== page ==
Arens Warns U.S. Jewish Leaders Not to Fail Israel in Support
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Arens Warns U.S. Jewish Leaders Not to Fail Israel in Support

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Speaking in almost apocalyptic terms Thursday, Israeli Foreign Minister Moshe Arens warned leaders of American Jewry not to allow the world to drive a wedge between them and Israel.

“During the Holocaust, it is agreed that the American Jewish leadership did not do everything it could have done or should have done,” said Arens. “Let that be an object lesson that we never again fail to live up to our responsibilities.”

Arens delivered his warning to the Conference of Presidents of Major American Jewish Organizations after meeting this week with President Bush and his top foreign policy advisers.

Like the “Solidarity With Israel” conference planned for next week, his words indicated concern within Prime Minister Yitzhak Shamir’s government that American Jews may not fully support Israel’s peace plans.

Shamir is expected to reveal those plans in detail when he visits Washington in April.

During Arens’ meetings Monday with Bush and Secretary of State James Baker, the Americans were said to be exploring immediate steps to improve the atmosphere between Israelis and Palestinians. These were reported to include reductions in the Israeli troop presence in the territories and a Palestinian moratorium on violent demonstrations there.

Arens said his government is proceeding on a “three-track program”: trying to bring Jordan’s King Hussein to the peace table, finding Palestinian “interlocutors” with whom to talk and urging other Arab countries to follow Egypt’s lead in making peace.


He called Israel’s struggles in the Middle East “a battle between civilizations, between cultures.”

The Palestinian uprising, he conceded, is based on legitimate grievances and aspirations. “But over and above those desires and aspirations, and the squalor of the refugee camps, is an element of fanaticism, brutality, Islamic fundamentalism and Palestinian radicalism so characteristic of the region in which we live,” he said.

Arens reproached Jews who see the conflict in anything less than those terms. His listeners applauded each time he criticized American Jews and Israelis who have met with members of the Palestine Liberation Organization, which he accused of “some of the worst atrocities since World War II.”

Arens said he “couldn’t understand” the five American Jews who met with PLO leader Yasir Arafat in Stockholm in December. “Why any Jew, or any self-respecting person, would want to do that, I have no answer,” he said.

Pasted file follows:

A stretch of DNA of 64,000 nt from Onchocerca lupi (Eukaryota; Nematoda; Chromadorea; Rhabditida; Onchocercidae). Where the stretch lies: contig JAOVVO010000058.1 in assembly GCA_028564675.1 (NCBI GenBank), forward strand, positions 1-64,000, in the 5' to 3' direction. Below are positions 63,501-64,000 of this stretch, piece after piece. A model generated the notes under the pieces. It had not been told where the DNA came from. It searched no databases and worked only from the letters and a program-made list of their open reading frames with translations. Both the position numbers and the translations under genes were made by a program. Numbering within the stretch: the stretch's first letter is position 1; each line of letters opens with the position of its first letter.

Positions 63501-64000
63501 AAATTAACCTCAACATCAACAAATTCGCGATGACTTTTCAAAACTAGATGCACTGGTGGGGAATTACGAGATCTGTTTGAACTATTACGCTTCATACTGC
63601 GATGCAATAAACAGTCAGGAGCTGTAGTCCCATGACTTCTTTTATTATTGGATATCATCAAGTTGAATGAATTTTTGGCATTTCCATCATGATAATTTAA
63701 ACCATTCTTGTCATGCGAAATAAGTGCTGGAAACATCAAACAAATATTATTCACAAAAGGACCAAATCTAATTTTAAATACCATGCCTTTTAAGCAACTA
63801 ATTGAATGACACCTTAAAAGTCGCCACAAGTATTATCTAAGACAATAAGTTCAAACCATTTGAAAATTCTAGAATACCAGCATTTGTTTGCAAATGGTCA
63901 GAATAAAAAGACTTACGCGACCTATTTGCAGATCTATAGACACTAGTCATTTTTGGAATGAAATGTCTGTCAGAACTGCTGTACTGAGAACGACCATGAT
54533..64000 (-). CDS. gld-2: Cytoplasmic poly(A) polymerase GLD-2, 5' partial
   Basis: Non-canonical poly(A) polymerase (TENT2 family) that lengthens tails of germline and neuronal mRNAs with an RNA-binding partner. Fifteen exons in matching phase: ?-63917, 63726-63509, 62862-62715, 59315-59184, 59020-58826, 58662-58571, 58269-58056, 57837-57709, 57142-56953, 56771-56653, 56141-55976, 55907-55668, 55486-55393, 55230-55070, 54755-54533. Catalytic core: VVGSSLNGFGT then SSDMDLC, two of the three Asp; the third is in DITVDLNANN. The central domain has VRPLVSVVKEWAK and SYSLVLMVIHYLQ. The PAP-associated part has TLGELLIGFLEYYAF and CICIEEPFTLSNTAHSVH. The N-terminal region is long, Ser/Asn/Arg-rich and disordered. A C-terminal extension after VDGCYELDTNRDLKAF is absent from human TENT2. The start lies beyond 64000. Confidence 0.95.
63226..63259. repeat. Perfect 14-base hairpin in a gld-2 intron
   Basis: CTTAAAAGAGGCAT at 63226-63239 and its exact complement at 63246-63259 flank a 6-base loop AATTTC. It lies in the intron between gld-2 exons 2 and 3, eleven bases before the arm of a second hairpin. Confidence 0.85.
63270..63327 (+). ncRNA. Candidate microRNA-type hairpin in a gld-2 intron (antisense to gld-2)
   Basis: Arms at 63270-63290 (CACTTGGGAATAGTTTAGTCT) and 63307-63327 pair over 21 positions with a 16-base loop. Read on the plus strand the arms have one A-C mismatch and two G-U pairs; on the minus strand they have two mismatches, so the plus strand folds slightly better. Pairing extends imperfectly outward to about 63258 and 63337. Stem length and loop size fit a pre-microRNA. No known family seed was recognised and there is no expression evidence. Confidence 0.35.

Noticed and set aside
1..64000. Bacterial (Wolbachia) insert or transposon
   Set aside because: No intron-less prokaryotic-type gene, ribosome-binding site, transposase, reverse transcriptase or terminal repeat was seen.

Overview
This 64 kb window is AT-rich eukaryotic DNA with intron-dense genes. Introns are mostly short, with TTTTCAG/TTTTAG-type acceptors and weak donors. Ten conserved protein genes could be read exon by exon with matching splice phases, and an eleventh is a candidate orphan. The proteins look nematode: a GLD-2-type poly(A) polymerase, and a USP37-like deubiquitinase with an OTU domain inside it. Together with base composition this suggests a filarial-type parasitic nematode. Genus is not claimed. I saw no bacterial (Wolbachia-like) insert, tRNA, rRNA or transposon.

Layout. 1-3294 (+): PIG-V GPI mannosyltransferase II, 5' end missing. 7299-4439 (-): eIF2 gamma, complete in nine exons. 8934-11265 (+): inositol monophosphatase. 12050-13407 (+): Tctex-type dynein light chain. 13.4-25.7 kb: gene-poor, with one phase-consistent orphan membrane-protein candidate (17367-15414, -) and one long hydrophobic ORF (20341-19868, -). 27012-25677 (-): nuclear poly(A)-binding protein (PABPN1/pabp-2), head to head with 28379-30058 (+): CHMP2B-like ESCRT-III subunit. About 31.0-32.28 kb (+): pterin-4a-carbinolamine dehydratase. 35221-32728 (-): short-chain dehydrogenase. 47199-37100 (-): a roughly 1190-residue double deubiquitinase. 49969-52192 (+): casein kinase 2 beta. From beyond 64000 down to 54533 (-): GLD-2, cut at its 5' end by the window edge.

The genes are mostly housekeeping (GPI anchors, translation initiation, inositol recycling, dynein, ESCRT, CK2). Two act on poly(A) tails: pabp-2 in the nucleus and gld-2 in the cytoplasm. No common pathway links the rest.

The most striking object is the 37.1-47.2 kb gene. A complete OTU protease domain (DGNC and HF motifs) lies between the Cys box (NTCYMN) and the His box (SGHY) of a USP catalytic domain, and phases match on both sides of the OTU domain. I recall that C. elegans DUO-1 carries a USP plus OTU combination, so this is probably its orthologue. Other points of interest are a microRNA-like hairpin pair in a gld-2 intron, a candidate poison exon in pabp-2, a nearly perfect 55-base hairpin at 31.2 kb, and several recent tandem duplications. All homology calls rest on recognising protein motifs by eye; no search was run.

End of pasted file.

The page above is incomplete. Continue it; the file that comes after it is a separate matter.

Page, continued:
One of the five, Menachem Rosensaft, was in the room listening to Arens’ address in his capacity as president of the Labor Zionist Alliance.

Arens also said that the left-wing Knesset members who met PLO members this week at a peace conference in New York “were putting pressure on the Israeli government via other governments.”

But the foreign minister also said he was “annoyed” by charges that Shamir does not want to make peace. “Nothing could be further from the truth,” he said, admitting that impressions that Israel is an obstacle to peace are the result of poor public relations.


Arens spoke repeatedly of the need to include Jordan’s King Hussein in resolving the Palestinian conflict, something his Likud party formerly opposed.

“Jordan is a Palestinian country in everything but name,” he said. “You can’t talk about addressing the (Palestinian issue) without talking to Hussein or the Jordanians. They must wholly be part of the process.”

If Hussein resists talking on behalf of the Palestinians of the West Bank and Gaza Strip, as the king has indicated, then Israel “must find interlocutors on the ground,” and protect them from threats from the PLO.

“Such authentic interlocutors may be sympathizers with the PLO,” Arens said. “But there is a world of a difference between someone who has to respond to a constituency on the ground and who listens to orders from Tunis,” where PLO headquarters are located.

Arens returned again and again to the theme of Israel’s cultural isolation in the Middle East and the violence of Palestinian rioters in the territories. But he said there is “more of a danger to Israel lurking in the shadows” — an oblique reference to a perceived decline in American Jewish support.

“Firebombs, rocks and knives are dangerous to individual Israelis, not a danger to Israel’s existence. But there’s no need for me to tell you what political ramifications it could bring about if there was a sense of political isolation,” he said.

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